You are currently viewing My Depression Dilemma

My Depression Dilemma


Depression doesn’t sit well on me, but as hard as I try, sometimes it engulfs me like a cold fog covering low ground.








I genuinely wish I could tell you how easy it is to rise above and overcome the circumstances of life, but life is hard, sometimes terribly hard. And no matter what we do or how many hours we spend in prayer or with our therapist, life ain’t easy.


You may have noticed I’m not a big fan of positive confession either. You’re right; being positive is always better than being negative. (Thank you for that inspiring insight.) And, of course, nobody likes a Negative Ned—the equivalent of a Debbie Downer, but sometimes Ned seems like my only friend.


I will spare you the details of my current struggles, specifics that matter to me more than you. (Unless you’re my mother. I think my mom still cares.) But I am wrestling with financial, physical, emotional, and relational issues like never before. You don’t need to hear me complain. I wouldn’t say I like it when kids whine, and it’s worse when grown-ups do. But I will state it again, just in case you missed it: Life is challenging.


Here’s something else. Some of you kinda-sorta-definitely think it’s good that I’m hurting. You know what I’ve done to you or others you care about, and it makes you happy that I’m hurting and sad.


If you are a Christ-follower, you know that getting revenge is evil. It’s that “vengeance is mine, saith the Lord” thing. However, let’s admit it. You feel vindicated and smile a little when someone like me gets what is coming to them in spades. (Just because you might be wondering, “in spades” is an English idiom that means “in abundance.” You’re welcome.)


I understand how you feel. Years ago, the meanest boss I ever had while I worked in the banking industry was diagnosed with cancer. I told her I was praying for her. I wasn’t. I didn’t want her to die, but a bout with cancer seemed only fair to me.


We (including me) don’t like it when the bad guy prospers. The Psalmist wrote, “I was ticked off when the cocky and wicked prospered! It angered me to see them fat and happy rather than miserable and in trouble” (Psalm 73:3-4, BPV).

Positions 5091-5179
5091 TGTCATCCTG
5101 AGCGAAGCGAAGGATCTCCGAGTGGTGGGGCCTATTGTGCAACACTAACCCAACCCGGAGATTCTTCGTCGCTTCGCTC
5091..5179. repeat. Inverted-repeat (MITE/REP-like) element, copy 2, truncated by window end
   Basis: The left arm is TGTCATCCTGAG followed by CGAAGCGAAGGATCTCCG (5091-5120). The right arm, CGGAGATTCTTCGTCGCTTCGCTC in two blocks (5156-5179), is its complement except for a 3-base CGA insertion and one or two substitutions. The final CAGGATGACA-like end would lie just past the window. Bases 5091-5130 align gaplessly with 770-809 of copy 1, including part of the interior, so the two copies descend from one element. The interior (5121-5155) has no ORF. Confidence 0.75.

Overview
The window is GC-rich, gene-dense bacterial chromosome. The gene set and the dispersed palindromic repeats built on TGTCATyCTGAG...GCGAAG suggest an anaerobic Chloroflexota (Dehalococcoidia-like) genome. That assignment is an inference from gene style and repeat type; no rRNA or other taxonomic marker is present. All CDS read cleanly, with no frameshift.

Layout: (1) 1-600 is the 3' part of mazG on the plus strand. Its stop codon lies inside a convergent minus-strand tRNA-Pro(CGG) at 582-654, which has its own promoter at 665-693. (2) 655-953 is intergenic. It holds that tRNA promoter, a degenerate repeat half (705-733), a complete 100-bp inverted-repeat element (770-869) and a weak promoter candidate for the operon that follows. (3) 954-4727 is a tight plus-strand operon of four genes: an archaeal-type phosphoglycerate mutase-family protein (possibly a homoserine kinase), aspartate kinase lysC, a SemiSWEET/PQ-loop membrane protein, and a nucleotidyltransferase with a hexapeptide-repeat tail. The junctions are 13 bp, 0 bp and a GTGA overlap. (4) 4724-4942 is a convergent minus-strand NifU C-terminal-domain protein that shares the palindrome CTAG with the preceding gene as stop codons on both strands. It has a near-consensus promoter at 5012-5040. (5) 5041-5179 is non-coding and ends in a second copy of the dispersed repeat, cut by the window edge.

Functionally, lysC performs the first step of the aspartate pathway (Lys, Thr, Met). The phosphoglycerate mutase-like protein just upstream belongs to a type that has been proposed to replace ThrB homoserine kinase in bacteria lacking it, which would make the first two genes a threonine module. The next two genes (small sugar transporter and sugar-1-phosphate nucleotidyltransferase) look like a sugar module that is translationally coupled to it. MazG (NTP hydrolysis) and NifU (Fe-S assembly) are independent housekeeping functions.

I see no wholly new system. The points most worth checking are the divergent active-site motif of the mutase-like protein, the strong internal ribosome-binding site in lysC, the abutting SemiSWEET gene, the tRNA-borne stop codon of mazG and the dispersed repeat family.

So, if you’ve been waiting for me to “get what I deserve,” sleep well tonight. It’s happening. (Did I mention my life is difficult right now?)


However, there might be some other things happening you should consider before you giggle too much with glee.


Is it possible that God uses pain, even our self-inflicted agony, to make us stronger and better?


Is it possible that God takes whatever we surrender to Him, even our mess, and turns it into a miracle when we cry out for His help?


Is it possible that God’s blessing sometimes comes disguised as difficulties?


Is it possible that God is more concerned with our character than He is with our comfort? Isn’t He always using the good, the bad, and the ugly to transform us into the image of His Son?


In our Western Church culture, when we pray for blessing, we tend to think that means loads of money and material possessions. But what if when we pray for abundance, God allows an abundance of struggle because He knows that is the best path to authentic and deeper blessing?


James, the half-brother of Jesus, was either a lunatic or onto something when he wrote, “Get delighted and even a bit ecstatic when you face all sorts of tough things. Don’t forget that hard tests produce strong faith. Rather than deny or fight every challenge, allow them to make you better instead of bitter” James 1:2, BPV).


I wish things were different in my life.


I wish I wasn’t reaping what I’ve sown.


I wish I felt better emotionally and physically.


I wish I drove a Tesla and not a twenty-three-year-old Toyota.


But . . . and you will hate this if you dislike me: I have never felt so close to Jesus or loved by Abba.




And as I realize how huge His heart is toward me and feel His hand holding mine regardless of how dark the valley is, the fog of failure dissipates, and my depression seems to lift.


Incredibly, God is always near me no matter what and always working for my good regardless of my bad.


Humbling, huh?

Kurt Bubna

Kurt W. Bubna has published seven books, is an internationally recognized blogger, conference and retreat speaker, as well as an experienced life and leadership coach. Bubna has over forty years of experience working with individuals, teams, and a wide variety of business and non-profit organizations.